Many startup CEOs focus on building their company website, tracking expenses through QuickBooks, or developing their own CRM systems when all of these activities can easily be performed by outside, highly-experienced people that charge very little.

When confronted, virtually every CEO will admit that they have a time resource issue.  However, very few actually know how to address it and change their behaviors.  The steps outlined in the article in this series, “Stop, Look, and Listen,” provides a simple method of slowing down to analyze the new “crisis du jour” which may occur out of nowhere any time during the day.

Another method that can result in the required fundamental behavior change required to prioritize your time is to embrace three concepts as articulated by Henry J Kaiser.  Mr. Kaiser was a World War II era, highly successful industrialist that had major successes as a shipbuilder as well as starting Kaiser Aluminum and Kaiser Steel.  His company was the prime contractor on the Hoover Dam project that was completed two years early and under budget.  Most of us are familiar with the healthcare provider, Kaiser Permanente that he founded.  Famous for many other quotes, three of them should be taken to heart by every CEO (and manager).

  1. Handle a piece of paper (or issue) only once.

Today, how many times to do we move a sheet of paper from one pile to another or re-read an email or move it from one folder to another?  Clearly, wasted time is involved.  Unlike fine wine that gets better with age, issues are best dealt with once.

  1. Don’t leave the office until you have completed everything that you put on your daily to-do list.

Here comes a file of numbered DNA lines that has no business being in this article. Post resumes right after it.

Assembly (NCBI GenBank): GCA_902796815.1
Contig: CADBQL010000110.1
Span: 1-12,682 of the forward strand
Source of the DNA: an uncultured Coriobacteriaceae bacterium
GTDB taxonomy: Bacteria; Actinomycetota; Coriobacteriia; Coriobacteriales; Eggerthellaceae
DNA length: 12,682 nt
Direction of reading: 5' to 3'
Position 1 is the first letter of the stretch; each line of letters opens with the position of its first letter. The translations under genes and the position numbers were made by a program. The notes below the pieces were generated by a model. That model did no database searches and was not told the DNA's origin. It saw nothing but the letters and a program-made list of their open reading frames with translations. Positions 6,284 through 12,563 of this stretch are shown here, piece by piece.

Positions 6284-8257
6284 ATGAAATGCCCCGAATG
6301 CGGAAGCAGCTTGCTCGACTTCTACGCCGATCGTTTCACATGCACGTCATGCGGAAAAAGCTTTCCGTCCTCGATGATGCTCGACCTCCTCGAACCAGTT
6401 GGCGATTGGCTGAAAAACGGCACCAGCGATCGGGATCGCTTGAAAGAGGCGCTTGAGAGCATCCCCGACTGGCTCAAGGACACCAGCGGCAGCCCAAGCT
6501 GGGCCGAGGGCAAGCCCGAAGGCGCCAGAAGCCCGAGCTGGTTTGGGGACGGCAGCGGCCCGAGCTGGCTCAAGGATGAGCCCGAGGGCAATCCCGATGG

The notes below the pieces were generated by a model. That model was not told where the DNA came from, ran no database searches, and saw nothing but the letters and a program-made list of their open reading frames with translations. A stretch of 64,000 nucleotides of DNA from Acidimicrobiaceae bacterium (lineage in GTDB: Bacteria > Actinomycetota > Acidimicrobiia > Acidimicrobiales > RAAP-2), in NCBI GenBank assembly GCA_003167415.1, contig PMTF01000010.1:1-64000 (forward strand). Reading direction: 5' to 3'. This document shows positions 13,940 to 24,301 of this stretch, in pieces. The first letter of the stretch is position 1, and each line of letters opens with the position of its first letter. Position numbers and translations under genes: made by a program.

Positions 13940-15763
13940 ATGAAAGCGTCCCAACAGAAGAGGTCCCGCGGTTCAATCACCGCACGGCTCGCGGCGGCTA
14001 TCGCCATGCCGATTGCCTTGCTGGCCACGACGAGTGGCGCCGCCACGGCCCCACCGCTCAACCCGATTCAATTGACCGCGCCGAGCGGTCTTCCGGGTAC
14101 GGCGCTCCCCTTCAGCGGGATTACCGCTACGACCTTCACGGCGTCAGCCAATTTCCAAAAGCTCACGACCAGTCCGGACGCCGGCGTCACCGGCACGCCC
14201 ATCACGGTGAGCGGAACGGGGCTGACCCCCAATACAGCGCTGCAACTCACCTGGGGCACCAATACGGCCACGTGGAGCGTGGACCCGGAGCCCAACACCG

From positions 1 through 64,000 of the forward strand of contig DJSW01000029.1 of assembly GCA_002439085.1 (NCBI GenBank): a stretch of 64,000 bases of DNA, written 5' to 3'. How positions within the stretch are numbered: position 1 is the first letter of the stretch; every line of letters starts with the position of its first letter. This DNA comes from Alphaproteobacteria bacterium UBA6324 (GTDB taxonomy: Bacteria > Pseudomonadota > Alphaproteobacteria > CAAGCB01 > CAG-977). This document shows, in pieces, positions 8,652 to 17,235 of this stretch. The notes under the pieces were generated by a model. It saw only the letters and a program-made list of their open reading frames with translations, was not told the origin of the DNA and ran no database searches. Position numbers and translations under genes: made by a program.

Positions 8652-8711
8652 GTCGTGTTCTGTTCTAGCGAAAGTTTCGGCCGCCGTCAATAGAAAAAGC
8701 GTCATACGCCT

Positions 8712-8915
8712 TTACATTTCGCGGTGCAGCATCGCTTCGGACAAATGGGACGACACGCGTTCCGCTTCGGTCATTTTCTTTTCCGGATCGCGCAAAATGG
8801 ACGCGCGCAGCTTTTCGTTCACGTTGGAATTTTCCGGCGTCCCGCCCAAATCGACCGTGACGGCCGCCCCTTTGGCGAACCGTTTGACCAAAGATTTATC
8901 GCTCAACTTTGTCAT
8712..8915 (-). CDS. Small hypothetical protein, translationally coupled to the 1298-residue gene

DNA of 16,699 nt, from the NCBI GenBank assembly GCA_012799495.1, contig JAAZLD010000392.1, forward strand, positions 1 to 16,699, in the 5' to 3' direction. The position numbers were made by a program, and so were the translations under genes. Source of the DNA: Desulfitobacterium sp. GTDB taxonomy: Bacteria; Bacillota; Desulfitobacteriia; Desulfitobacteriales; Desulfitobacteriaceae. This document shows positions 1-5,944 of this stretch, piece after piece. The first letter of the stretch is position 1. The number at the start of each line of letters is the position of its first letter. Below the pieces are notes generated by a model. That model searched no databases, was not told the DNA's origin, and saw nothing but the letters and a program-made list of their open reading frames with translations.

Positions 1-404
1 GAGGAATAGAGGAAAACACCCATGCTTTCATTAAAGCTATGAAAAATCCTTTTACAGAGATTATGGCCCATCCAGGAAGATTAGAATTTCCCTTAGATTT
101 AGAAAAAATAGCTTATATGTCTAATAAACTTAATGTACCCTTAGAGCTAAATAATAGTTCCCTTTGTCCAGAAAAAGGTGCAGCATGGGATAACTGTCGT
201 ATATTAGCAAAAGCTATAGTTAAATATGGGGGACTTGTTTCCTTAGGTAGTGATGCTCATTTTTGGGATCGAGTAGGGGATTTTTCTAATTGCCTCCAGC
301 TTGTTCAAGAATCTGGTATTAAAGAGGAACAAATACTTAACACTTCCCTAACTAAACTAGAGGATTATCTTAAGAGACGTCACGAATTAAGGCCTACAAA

Following this advice, you will become acutely aware of what you expect to accomplish each day and also resist the temptation to deviate from your planned activities unless absolutely necessary.

  1. Delegate what you like to do and do what you do not like to do.

If you enjoy doing certain things, you have probably already mastered them and can complete them almost mechanically with little stress.  By doing these tasks repeatedly, you do not grow and develop new skills.  On the other hand, those things that you do not like to do probably make you feel uncomfortable, possibly caused by your lack of skills or experience.  Forcing yourself to do those things will help you develop new skills and a sense of accomplishment when the task is complete.  Probably the best example of this is putting off dealing with an employee performance issue.

All three of Mr. Kaiser’s pieces of advice are hard to question.  Just reading them is likely to raise one’s anxiety level, knowing that you should embrace all three recommendations but haven’t.  It is very difficult for any of us to change our behaviors.  One method that may help you incrementally change is to read the three recommendations first thing in the morning, and then re-read them at night and reflect on how well you accomplished them.  It will take time, but after a while, you will be surprised at how much time you save every day and how much more you accomplish.


Article Number : 4.050206